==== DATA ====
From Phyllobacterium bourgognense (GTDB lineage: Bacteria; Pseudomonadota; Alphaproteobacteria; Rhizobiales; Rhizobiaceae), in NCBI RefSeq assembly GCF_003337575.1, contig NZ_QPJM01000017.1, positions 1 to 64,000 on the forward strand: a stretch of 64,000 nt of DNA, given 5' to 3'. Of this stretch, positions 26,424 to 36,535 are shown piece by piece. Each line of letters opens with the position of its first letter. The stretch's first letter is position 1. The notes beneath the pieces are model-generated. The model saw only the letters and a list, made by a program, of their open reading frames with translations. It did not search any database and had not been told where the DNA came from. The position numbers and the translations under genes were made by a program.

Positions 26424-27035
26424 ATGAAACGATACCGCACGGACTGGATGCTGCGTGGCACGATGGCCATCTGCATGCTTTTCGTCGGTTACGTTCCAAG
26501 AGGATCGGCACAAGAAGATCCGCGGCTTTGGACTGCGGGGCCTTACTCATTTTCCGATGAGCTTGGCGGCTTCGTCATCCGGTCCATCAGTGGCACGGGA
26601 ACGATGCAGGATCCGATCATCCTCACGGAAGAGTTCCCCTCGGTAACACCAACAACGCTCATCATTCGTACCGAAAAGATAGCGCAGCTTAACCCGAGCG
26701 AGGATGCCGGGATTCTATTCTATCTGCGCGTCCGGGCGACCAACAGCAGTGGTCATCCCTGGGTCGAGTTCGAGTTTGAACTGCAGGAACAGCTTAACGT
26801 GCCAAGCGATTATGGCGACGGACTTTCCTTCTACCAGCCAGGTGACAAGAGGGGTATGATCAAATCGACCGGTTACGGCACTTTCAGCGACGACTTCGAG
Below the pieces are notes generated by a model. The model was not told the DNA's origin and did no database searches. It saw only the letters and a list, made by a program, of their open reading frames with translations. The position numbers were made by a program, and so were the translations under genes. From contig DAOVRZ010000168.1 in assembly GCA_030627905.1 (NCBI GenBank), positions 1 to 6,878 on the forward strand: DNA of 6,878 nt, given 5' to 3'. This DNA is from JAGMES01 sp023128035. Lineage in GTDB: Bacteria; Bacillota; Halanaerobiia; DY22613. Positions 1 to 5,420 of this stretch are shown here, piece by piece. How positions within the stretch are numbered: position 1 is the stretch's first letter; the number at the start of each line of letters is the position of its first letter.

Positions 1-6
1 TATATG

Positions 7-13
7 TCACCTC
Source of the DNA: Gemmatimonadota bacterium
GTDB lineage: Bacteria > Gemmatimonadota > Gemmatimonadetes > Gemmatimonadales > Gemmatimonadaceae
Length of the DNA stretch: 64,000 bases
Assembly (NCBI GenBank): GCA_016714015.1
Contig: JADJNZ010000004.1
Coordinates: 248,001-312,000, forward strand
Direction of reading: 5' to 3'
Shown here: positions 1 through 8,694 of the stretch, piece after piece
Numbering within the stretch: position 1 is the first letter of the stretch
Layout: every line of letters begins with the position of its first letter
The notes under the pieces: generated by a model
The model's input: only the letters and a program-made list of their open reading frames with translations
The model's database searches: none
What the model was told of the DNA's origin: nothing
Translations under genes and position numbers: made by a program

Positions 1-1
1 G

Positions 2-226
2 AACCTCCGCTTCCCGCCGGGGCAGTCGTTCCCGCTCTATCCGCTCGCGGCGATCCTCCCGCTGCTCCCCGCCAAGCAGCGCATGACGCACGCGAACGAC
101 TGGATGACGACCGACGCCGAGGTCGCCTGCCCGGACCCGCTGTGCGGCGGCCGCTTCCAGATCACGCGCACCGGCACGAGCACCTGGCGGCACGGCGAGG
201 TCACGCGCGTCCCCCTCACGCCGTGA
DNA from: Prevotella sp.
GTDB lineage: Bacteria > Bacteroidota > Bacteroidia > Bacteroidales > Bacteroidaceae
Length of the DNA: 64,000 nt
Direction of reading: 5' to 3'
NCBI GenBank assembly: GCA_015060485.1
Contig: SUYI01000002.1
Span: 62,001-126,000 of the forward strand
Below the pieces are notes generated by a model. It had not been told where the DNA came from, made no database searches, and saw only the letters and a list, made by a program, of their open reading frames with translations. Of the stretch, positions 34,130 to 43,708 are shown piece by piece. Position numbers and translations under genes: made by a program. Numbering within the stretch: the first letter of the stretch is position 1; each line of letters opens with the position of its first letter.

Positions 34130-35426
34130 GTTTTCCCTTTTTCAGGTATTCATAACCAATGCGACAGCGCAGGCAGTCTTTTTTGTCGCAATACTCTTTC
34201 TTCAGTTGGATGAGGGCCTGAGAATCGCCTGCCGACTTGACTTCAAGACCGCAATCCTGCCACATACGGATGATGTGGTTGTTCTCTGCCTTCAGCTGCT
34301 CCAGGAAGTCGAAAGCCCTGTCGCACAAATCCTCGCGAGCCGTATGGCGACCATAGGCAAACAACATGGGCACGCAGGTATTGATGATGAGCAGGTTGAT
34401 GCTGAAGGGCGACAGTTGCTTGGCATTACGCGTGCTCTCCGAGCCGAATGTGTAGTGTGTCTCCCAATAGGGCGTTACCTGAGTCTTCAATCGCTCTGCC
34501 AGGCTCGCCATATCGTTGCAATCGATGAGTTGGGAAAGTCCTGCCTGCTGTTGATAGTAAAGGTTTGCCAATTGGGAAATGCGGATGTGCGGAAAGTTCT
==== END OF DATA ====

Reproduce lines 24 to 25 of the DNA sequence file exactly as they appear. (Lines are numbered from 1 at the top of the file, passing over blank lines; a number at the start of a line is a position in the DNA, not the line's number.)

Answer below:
The model's input: only the letters and a program-made list of their open reading frames with translations
The model's database searches: none